Update – May 11th, 2012: Effective immediately, this is no longer an active TPSI project. This project has been handed off to our community partners. For more information, please contact Gord Brown (brownge ‘at’ sympatico.ca)
NOTE: Info Pillars will be discussed at the May 16th Public Works and Infrastructure Meeting, and public representatives and disability groups are expected to express concern with Staff proposals. For details on the upcoming Public Works and Infrastructure Meeting where the Info Pillars will be discussed, please see this link. For the HVRA submission please see this link.
In 2012 the city initiated the installation of 120 way-finding Info Pillars as part of its street furniture program. The way-finding pillars were meant to serve Toronontian’s and tourists by providing local transit, attraction, and business information on an easy to read map.
The pillars fell short of their promise by prioritizing advertising instead of providing residents a strong way-finding platform. In addition, the Info Pillars appeared to violate basic tenets of accessibility, traffic and pedestrian safety, and functionality, as well as public consultation standards, many of which are contained in the city’s own Vibrant Streets Guidelines. In addition, the city intended to install 120 ‘other pillars’ in addition to the Info Pillars, to do what the original pillars were meant to do; that is provide information and not advertising, raising concerns about cost efficiency and good planning.
TPSI and community partners advocated for the replacement of the Info Pillars with high quality information pillars that complied with the Vibrant Streets Guidelines while addressing serious safety, accessibility, aesthetic, and efficiency concerns.
The following links contain the official Toronto Public Space Initiative recommendations, a letter from the Harbord Village Resident’s Association, a letter from the Canadian National Institute for the Blind, the Annex Resident’s Association, and the Toronto Centre for Active Transportation on this matter. In addition, Easter Seals Ontario and Toronto’s Design Review Panel also wrote letters to PWIC on the matter.
The TPSI Advocacy Division, along with community partners, successfully secured:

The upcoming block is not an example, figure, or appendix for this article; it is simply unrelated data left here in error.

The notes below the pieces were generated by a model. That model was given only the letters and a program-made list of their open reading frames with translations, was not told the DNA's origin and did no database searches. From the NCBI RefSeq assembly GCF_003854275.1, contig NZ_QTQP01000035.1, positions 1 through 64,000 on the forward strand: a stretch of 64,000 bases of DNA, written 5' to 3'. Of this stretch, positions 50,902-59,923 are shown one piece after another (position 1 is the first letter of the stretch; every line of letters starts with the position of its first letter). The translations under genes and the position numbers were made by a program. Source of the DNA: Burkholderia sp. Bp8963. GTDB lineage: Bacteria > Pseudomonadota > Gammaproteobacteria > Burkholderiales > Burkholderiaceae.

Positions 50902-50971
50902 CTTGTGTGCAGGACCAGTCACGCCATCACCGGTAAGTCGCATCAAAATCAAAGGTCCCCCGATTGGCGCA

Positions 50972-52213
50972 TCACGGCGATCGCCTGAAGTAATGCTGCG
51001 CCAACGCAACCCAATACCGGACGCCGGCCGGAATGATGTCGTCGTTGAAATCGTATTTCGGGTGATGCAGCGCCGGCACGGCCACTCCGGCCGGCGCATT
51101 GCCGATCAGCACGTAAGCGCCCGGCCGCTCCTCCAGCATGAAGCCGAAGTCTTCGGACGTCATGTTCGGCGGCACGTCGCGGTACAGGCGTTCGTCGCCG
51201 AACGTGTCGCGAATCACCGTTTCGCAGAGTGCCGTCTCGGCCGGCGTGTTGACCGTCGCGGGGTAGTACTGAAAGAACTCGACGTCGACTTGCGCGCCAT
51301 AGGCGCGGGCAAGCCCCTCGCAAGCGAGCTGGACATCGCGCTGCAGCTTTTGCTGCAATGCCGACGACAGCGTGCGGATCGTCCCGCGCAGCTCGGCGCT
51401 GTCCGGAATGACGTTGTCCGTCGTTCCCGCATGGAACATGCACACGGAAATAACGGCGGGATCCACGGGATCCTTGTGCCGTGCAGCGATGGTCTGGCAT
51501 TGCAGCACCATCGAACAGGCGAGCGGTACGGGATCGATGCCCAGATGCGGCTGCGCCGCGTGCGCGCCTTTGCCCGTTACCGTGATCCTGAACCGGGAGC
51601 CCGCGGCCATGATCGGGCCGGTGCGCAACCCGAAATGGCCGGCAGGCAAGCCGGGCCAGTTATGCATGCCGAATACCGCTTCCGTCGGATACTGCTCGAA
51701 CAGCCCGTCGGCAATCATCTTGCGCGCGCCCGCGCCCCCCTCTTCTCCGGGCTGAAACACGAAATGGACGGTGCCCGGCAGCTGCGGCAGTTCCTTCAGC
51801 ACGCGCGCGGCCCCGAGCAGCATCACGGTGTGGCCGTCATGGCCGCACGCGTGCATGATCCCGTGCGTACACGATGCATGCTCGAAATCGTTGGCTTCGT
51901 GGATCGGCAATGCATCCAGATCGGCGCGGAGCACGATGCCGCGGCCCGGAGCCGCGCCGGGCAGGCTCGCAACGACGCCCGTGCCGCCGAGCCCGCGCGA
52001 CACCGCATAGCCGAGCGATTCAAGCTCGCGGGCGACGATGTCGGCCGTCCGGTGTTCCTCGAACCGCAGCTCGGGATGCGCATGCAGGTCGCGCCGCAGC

- an effective freeze in the installation of new InfoToGo Pillars on January 4th 2012 (ongoing)
- removal of Info Pillars that blocked sight-lines, threatening traffic and pedestrian safety
- having this item sent back to Staff for rework three times (so far)
In addition, TPSI worked with community partners to achieve the following actions-in-progress:
- mandating Staff to report on the feasibility of design changes, including contractual obligations, for the Info Pillar program to address concerns raised
- developing stricter Pillar placement guidelines, in accordance with the Vibrant Streets Guidelines and Accessibility Design Guidelines
- requiring Staff to report on a revised installation plan for the remaining Info Pillars
- stricter requirements for all safety and sightline matters (for pedestrians, drivers and cyclists) in new placement guidelines
In 2006, the city worked with the public to develop informed and principled Vibrant Streets Guidelines. These guidelines were meant to direct the design and placement of Toronto’s new street furniture program, awarded to Astral media in 2007, in a way that proactively addressed public realm concerns. This summer, however, council adopted a staff recommendation that led to the rushed installation of 120 significantly-redesigned Info Pillars by 2012 that violated basic principles of the publicly developed guidelines.
The new redesign contained far more advertising and less information than the Info Pillar design that was approved in the original contract, effectively making the new design a sidewalk billboard, as well as causing a host of other safety and accessibility problems. Showing great disregard for these concerns, Astral Media described the new pillar as an opportunity for advertisers to ‘Own the downtown Toronto core’ with the new pillars which ‘are positioned inches away from the street with best possible sight lines for motorists and pedestrians alike’ in the ‘busiest corridors’ of Toronto.
The ‘rushed’ installation of all 120 pillars was also noteworthy. The original installation schedule was set to have 70 by year-end 2011, with 25 more in each of 2012 and 2013. The change in plans was suggestive of an attempt to get permanent advertising on the street before the public can react.
Vibrant Street Guidelines vs. Sidewalk Billboard Fact Sheet
Select Media Coverage
Critics peeved over new sidewalk ‘information pillars’, Dec 28 2011, Globe and Mail.
Toronto’s new info pillars block sidewalk with ads, Nov 16 2011, Deconstructed City.
The Information Free Info Pillar, Nov 14 2011, Torontoist.
Is this really an ‘info’ pillar?, Nov 10 2011, Spacing Magazine.
Hume: new assault on public realm, Nov 28 2011, Toronto Star.